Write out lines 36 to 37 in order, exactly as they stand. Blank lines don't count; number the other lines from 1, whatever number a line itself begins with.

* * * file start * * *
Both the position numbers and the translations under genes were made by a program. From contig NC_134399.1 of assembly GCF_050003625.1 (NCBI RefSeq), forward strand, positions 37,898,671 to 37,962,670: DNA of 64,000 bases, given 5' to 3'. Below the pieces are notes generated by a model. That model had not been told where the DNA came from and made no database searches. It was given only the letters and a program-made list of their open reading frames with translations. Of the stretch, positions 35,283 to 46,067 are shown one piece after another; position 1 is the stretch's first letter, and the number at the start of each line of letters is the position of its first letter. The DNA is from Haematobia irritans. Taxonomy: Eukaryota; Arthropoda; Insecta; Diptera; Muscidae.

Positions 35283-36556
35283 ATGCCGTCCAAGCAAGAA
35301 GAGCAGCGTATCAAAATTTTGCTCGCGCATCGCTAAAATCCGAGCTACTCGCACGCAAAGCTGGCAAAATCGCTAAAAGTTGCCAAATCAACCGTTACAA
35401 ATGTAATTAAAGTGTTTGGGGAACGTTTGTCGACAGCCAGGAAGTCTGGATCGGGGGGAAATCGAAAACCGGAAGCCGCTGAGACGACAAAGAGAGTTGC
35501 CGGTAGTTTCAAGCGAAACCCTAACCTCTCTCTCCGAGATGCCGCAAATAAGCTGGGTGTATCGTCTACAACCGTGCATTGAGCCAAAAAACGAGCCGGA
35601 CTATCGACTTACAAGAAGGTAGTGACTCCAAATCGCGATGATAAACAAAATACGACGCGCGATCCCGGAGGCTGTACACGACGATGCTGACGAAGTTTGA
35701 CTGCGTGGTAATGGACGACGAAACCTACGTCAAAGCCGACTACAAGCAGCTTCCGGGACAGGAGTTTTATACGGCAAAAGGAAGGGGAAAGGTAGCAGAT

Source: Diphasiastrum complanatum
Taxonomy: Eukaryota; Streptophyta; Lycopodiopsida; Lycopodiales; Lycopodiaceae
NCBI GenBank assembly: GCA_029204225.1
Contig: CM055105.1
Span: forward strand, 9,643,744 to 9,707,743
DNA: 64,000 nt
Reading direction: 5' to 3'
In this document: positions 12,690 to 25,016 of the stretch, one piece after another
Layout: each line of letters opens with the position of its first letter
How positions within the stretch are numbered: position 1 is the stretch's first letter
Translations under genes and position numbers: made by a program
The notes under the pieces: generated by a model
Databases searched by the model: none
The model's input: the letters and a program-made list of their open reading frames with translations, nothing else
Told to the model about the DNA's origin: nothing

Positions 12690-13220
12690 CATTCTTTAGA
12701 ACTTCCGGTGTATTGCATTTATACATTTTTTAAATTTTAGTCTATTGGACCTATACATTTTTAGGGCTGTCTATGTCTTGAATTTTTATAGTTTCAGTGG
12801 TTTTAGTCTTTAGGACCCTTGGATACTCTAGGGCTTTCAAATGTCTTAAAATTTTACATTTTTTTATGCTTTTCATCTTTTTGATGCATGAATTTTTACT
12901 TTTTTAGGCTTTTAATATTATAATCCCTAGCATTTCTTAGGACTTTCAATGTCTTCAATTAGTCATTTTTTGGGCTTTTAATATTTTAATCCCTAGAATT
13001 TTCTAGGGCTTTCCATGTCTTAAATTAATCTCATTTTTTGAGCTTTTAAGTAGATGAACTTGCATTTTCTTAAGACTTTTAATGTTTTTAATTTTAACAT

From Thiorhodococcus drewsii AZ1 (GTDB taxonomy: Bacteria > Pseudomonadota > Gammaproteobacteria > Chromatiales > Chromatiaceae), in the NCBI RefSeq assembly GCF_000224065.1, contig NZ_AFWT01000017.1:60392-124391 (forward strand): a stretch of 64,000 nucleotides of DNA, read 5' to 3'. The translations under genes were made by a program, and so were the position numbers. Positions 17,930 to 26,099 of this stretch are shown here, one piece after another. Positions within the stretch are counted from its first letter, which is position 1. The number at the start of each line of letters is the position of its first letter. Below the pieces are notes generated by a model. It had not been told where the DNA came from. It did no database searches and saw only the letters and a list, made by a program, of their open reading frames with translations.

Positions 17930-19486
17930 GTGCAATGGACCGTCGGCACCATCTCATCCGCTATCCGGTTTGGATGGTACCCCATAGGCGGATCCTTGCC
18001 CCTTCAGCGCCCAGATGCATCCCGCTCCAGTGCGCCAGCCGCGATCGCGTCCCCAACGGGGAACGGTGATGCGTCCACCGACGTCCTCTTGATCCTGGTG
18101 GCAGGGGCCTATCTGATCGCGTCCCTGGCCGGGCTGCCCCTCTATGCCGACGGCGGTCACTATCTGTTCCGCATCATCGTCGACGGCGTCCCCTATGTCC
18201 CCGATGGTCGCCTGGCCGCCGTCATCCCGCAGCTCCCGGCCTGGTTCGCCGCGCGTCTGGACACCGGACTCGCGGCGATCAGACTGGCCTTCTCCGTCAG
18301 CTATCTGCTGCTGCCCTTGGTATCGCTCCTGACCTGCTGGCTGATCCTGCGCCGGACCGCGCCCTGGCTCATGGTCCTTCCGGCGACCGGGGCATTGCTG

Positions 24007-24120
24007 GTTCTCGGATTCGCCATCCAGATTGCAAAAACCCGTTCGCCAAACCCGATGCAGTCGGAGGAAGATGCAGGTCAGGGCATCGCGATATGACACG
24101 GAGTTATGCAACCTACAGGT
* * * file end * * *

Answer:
18301 CTATCTGCTGCTGCCCTTGGTATCGCTCCTGACCTGCTGGCTGATCCTGCGCCGGACCGCGCCCTGGCTCATGGTCCTTCCGGCGACCGGGGCATTGCTG

Positions 24007-24120